The last HTTP protocol update was in 1997, and until now, there have not been any updates. For the past almost 2 decades, HTTP has basically done the heaving lifting of bringing webpages to the end user’s browser; for instance, when you go to any website, you create an HTTP request to a webserver, asking it to deliver all elements of a website.
Today’s modern websites are becoming more resource intensive and are outgrowing this method of content transfer. Each element counts as a separate HTTP request which with today’s resource intensive websites can make load rate very slow and a poor experience for the end user.
SPDY and HTTP/2
HTTP/2 emerged from Google’s SPDY, their open networking protocol developed primarily for transporting web content. SPDY manipulates HTTP traffic, with particular goals of reducing web page load latency and improving web security.
HTTP/2 is the first major HTTP protocol update since 1997 when HTTP/1.1 was first published by the Internet Engineering Task Force (IETF). The new HTTP protocol is needed to keep up with the exponential growth of the web. It brings significant improvement in efficiency, speed and security and is supported by most modern web browsers. A list of browsers that support HTTP/2 can be found here.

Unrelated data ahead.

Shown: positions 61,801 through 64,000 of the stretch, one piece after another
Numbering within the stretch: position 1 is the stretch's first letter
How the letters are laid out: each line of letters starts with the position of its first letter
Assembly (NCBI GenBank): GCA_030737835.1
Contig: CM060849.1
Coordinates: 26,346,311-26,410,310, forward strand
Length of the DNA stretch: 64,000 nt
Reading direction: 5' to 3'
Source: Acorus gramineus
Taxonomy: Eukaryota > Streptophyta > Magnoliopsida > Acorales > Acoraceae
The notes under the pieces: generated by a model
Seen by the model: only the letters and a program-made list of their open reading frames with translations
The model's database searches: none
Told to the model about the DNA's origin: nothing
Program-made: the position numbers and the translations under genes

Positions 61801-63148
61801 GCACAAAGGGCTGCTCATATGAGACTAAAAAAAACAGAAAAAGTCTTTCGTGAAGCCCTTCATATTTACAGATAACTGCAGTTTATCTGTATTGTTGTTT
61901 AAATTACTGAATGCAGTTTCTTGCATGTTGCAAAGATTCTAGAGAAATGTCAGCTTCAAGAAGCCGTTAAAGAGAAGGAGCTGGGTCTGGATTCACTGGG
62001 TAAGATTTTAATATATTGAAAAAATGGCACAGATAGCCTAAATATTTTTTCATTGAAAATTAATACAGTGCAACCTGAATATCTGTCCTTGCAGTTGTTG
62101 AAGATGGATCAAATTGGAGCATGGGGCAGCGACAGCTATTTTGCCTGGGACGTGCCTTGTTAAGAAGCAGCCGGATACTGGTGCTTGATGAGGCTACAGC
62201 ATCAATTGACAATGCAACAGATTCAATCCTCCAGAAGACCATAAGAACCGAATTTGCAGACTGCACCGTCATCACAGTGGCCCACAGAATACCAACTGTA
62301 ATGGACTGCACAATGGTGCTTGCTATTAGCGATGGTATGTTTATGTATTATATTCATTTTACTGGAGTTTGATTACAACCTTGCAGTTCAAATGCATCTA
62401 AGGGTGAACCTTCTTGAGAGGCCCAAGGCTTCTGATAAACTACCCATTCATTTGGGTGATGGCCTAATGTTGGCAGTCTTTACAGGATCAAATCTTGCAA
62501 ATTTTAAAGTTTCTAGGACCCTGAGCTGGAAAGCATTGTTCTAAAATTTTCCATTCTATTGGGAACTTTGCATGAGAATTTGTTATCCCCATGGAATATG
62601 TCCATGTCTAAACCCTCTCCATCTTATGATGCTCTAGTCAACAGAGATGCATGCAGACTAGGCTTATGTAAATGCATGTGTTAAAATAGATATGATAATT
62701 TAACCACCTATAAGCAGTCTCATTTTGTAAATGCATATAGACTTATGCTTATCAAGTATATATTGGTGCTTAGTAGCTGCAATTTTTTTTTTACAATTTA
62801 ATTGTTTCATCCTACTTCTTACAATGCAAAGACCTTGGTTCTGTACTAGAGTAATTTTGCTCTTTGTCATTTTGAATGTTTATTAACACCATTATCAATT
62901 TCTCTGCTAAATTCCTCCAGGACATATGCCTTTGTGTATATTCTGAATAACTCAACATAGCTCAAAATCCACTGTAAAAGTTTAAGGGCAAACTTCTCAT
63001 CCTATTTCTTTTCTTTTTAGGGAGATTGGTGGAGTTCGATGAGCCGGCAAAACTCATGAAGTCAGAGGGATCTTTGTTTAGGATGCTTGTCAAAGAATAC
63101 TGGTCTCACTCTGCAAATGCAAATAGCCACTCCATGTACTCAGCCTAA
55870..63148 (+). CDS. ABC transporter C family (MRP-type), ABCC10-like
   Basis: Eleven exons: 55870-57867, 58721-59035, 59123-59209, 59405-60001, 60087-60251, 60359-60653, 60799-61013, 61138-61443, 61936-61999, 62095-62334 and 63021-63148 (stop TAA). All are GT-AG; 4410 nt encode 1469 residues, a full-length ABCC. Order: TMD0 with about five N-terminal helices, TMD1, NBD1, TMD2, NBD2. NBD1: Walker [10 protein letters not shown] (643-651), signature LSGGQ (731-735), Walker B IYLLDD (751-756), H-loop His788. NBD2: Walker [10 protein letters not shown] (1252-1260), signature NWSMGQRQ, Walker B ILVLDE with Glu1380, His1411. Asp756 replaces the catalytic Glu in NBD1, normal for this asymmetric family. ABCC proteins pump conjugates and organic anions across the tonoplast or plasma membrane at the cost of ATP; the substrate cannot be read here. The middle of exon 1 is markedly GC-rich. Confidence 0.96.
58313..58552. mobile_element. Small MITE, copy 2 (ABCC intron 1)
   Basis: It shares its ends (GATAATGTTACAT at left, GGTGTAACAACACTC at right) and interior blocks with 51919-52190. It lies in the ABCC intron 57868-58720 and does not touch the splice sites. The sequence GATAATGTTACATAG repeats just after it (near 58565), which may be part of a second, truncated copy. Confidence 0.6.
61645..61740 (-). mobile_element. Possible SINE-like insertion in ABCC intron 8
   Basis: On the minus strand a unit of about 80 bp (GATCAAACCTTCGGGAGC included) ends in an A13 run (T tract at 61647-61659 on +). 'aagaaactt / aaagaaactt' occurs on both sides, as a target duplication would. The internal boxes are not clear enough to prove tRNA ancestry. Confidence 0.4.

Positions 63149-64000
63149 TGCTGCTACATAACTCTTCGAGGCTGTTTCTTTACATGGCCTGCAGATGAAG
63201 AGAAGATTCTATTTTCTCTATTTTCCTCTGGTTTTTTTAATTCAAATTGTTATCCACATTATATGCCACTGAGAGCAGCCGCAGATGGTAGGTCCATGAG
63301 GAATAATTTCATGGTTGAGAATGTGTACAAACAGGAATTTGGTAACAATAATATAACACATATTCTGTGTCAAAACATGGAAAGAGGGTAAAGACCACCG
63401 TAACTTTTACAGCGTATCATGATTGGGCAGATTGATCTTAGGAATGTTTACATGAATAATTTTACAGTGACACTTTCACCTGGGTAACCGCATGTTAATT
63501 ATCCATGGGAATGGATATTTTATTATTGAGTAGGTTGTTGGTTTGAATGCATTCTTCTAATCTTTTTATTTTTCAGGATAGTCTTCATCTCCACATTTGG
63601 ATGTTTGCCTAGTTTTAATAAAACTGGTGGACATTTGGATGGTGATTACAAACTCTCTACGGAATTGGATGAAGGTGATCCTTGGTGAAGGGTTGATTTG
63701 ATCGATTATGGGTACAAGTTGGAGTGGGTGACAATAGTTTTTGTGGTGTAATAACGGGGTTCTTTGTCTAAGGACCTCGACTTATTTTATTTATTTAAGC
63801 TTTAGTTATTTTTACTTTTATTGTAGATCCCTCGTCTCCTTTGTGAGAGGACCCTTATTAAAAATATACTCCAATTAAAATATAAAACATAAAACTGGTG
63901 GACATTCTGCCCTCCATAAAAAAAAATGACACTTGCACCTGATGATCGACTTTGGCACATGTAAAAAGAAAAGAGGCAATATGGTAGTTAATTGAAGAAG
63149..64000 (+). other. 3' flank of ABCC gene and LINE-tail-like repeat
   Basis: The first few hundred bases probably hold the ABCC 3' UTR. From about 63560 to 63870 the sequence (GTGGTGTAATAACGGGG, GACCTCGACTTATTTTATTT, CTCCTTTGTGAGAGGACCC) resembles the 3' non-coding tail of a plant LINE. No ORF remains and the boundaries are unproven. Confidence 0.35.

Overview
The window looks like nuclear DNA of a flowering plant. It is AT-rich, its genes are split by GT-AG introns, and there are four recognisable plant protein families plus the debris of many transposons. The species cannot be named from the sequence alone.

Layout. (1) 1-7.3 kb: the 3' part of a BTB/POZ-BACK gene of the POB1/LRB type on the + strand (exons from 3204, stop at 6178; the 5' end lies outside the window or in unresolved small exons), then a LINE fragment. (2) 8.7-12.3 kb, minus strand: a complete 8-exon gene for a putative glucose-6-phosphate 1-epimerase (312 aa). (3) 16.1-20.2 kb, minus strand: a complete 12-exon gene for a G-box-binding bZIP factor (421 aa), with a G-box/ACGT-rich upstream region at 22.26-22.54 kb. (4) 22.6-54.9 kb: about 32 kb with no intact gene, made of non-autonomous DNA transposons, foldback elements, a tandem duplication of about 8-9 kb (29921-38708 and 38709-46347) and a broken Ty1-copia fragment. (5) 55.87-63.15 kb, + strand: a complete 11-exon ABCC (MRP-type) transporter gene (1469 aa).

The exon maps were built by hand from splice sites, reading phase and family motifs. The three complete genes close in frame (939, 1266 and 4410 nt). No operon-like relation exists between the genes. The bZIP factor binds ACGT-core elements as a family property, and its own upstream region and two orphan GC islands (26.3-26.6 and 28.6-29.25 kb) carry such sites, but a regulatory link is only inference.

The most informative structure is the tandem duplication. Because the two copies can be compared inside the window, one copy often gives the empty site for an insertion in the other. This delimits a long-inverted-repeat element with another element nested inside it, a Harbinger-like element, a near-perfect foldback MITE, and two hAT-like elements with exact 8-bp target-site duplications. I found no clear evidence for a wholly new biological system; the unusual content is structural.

More About HTTP/2
- HTTP/2 is binary, instead of textual.
- Is fully multiplexed, sending multiple requests in parallel over a single TCP connection.
- It uses header compression HPACK to reduce overhead.
- It allows servers to “push” responses proactively into client caches instead of waiting for a new request for each resource
- It uses the new ALPN extension which allows for faster-encrypted connections since the application protocol is determined during the initial connection.
- It reduces additional round trip times (RTT), making your website load faster without any optimization.
- Domain sharding and asset concatination is no longer needed with HTTP/2.
Details: HTTP/2 introduces other improvements, more details: HTTP/2 RFC7540
Most browsers only support HTTP/2 for HTTPS, which means you must migrate to HTTPS if you want to take advantage of the performance benefits.Test My Website for HTTP2
Get on HTTP/2 with Cloudflare
CloudFlare has HTTP/2 support for all customers using SSL/TLS connections, while still supporting SPDY. If you are a CloudFlare user, both SPDY and HTTP/2 are already enabled. With this improvement, your website’s audience will always use the fastest protocol version when accessing your site over TLS/SSL.HTTP/2 with Cloudflare
Originally posted 2016-03-14 22:49:59. Republished by Blog Post Promoter